A second boatload of United Nations food aid for 78,000 of the most vulnerable people in Somalia has been hijacked, less than two weeks after pirates released a ship with 850 tons of rice that they had seized three months earlier.
“It is scandalous that a small number of profiteers would once again hijack humanitarian food supplies destined for fellow Somalis,” UN World Food Programme (WFP) Country Director Robert Hauser said of the attack yesterday on the UN-chartered ship Miltzow in Merka, 100 kilometres southwest of Mogadishu, the capital.
The St. Vincent and Grenadines-registered Miltzow was being offloaded when six gunmen stormed the ship and forced it to leave the port. Some 400 tons of the total cargo of 850 tons of WFP food aid remained on board. The cargo – 703 tons of maize, 108 tons of beans and 39 tons of vegetable oil – was destined for the Lower Juba Valley, home to people who have repeatedly been affected by droughts and floods.
In June, the WFP-chartered Semlow, carrying 850 tons of rice for 28,000 tsunami survivors in the Puntland region, was stormed by gunmen off the coast of central Somalia, the first time in WFP history that a ship carrying relief food has been hijacked. It was released to the El Maan Port Authorities on 4 October.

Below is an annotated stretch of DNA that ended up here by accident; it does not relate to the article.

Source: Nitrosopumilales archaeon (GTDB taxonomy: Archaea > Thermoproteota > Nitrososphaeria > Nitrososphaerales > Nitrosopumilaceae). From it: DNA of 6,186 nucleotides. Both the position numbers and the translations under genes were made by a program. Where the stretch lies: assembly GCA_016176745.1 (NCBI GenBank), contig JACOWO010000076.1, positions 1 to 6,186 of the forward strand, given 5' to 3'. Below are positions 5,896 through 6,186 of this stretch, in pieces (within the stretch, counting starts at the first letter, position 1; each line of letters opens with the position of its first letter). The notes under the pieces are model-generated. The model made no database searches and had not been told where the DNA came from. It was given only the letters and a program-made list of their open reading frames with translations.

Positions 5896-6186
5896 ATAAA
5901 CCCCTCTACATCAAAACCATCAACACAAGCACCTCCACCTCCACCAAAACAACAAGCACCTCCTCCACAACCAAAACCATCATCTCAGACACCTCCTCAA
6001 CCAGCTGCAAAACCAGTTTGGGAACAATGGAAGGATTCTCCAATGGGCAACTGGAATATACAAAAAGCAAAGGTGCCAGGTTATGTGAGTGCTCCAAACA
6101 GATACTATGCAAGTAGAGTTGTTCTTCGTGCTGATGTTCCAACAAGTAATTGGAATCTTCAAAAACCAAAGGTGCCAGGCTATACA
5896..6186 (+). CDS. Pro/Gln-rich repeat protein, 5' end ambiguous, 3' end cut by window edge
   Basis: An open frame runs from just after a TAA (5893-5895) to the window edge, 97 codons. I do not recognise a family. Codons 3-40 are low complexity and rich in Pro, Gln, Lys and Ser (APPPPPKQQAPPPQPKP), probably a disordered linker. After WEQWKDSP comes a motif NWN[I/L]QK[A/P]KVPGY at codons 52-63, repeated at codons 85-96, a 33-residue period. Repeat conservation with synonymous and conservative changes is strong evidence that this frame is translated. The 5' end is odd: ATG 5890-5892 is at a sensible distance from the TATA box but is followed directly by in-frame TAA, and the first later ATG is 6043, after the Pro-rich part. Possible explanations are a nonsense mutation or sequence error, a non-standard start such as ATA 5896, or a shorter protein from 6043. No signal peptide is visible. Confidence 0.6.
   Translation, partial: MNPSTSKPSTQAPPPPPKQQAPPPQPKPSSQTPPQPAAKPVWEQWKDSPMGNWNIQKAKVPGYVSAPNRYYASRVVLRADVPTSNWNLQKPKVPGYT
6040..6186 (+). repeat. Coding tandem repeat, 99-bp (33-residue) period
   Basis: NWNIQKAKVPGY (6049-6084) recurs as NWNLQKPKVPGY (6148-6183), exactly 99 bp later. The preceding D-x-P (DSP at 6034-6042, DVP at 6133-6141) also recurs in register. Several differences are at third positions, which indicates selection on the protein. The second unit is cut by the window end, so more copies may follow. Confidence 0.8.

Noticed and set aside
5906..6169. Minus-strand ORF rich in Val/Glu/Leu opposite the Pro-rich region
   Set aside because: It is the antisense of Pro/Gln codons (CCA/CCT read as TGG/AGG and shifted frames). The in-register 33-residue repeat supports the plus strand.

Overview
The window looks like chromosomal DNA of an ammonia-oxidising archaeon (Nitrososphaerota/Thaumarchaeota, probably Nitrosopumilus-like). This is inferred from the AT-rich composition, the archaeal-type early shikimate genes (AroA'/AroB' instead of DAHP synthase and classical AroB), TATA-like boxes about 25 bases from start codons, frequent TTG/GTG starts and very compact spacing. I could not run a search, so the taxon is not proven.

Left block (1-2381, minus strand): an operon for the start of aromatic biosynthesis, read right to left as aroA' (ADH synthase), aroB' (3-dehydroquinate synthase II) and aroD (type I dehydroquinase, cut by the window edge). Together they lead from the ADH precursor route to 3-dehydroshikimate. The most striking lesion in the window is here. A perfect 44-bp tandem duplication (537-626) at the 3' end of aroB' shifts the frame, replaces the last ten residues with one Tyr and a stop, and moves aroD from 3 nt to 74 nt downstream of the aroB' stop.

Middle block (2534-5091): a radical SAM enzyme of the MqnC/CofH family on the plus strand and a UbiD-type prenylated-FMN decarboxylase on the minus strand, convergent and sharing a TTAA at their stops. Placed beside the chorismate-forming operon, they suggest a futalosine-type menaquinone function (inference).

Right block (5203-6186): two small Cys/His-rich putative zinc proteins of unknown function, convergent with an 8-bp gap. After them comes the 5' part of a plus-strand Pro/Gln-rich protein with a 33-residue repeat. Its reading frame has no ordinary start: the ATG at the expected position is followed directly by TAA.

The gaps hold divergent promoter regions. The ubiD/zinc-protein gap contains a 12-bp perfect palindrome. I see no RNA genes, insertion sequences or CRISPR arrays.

Somalia has been without a functioning central government and has been riven by factional fighting ever since the collapse of President Muhammad Siad Barre’s regime in 1991.
The Miltzow’s cargo is part of WFP’s ongoing free emergency distribution in Jilib district, an area affected by civil strife, floods and, recently, complete failure of seasonal rains and harvest. Its 10-member crew includes a Kenyan captain, a Ugandan engineer and eight Kenyan crew members.
The governor of the Lower Shabelle Region, Yusuf Indha Adde, immediately sent two small boats to pursue the vessel but no further details are available.
After initially suspending shipments to Somalia for security concerns in early July, WFP resumed food deliveries to ensure that its operations continue. Given the continued insecurity off the coast of Somalia, the agency is looking at various alternative routes including overland from Kenya and through Djibouti. Shipping companies are currently demanding armed escorts.
WFP aims to provide 1 million people in Somalia with food in 2005.